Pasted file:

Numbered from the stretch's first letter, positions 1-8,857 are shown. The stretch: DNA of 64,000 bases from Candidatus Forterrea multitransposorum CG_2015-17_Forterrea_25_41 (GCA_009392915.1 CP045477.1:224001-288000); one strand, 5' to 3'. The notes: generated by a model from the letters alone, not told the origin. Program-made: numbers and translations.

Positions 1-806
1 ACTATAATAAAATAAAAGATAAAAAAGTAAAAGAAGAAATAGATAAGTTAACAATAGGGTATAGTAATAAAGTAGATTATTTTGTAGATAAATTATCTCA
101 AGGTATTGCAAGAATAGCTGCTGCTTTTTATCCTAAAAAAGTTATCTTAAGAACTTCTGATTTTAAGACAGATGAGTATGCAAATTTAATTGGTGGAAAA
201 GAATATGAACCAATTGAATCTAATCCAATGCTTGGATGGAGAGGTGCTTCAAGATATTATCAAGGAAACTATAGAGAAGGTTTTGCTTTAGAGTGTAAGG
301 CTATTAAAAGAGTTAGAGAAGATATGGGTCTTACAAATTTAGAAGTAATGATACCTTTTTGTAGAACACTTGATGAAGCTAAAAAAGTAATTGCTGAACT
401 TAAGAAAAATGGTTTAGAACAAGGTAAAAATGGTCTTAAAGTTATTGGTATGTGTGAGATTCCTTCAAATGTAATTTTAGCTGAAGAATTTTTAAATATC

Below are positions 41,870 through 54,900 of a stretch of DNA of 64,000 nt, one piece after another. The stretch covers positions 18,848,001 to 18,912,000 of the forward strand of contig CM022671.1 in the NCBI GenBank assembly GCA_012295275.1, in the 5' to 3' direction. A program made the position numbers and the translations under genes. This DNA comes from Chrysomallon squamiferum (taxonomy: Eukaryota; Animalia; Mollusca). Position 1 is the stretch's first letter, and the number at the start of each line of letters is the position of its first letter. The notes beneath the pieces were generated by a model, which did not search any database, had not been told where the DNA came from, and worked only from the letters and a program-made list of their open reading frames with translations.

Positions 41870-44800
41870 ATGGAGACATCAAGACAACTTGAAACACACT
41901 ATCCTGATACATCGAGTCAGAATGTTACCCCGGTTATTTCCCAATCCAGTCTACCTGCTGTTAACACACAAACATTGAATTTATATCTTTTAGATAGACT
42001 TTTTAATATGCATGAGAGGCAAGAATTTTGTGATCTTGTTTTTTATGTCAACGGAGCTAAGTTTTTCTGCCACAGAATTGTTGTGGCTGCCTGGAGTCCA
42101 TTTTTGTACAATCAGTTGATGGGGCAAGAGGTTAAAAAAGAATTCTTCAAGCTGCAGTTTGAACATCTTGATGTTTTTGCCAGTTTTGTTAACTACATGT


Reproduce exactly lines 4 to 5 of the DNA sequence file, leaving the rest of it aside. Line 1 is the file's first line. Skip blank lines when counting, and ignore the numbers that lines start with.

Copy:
101 AGGTATTGCAAGAATAGCTGCTGCTTTTTATCCTAAAAAAGTTATCTTAAGAACTTCTGATTTTAAGACAGATGAGTATGCAAATTTAATTGGTGGAAAA
201 GAATATGAACCAATTGAATCTAATCCAATGCTTGGATGGAGAGGTGCTTCAAGATATTATCAAGGAAACTATAGAGAAGGTTTTGCTTTAGAGTGTAAGG